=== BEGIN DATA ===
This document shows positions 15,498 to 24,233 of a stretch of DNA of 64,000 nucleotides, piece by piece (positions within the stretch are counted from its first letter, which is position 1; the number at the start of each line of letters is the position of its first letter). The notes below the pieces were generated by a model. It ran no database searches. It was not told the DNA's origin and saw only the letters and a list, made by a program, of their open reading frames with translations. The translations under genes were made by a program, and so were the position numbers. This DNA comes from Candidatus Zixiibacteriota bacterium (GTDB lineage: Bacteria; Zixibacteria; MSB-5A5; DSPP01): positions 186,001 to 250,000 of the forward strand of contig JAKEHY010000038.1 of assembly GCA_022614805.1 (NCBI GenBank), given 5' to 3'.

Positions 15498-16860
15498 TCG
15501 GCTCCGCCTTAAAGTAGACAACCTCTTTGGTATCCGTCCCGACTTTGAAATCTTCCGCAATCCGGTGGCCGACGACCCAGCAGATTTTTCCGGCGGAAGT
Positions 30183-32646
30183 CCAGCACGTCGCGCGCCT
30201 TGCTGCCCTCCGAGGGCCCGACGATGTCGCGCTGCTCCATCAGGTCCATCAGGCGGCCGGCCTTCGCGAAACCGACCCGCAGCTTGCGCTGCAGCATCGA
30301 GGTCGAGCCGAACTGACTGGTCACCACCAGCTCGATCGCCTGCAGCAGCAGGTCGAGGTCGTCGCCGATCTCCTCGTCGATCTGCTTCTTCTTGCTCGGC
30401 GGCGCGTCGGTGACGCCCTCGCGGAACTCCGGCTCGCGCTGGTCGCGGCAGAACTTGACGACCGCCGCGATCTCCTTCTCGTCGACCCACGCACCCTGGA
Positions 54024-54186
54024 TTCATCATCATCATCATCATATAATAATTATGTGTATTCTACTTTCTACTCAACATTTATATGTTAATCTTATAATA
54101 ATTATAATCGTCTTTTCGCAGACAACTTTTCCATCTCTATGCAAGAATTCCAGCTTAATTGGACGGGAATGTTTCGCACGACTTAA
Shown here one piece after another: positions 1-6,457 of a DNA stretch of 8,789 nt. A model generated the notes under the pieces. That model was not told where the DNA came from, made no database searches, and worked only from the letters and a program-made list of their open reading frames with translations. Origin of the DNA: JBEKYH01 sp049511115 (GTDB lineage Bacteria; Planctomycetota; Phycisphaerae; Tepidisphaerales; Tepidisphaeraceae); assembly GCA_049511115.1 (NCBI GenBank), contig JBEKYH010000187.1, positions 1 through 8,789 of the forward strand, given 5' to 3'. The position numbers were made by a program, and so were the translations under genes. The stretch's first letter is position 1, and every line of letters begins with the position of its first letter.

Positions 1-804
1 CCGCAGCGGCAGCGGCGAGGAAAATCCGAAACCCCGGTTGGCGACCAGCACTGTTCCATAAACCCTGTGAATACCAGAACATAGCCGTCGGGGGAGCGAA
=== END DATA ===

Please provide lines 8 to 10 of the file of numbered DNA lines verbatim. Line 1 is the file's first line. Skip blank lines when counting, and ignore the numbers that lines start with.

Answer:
30301 GGTCGAGCCGAACTGACTGGTCACCACCAGCTCGATCGCCTGCAGCAGCAGGTCGAGGTCGTCGCCGATCTCCTCGTCGATCTGCTTCTTCTTGCTCGGC
30401 GGCGCGTCGGTGACGCCCTCGCGGAACTCCGGCTCGCGCTGGTCGCGGCAGAACTTGACGACCGCCGCGATCTCCTTCTCGTCGACCCACGCACCCTGGA
Positions 54024-54186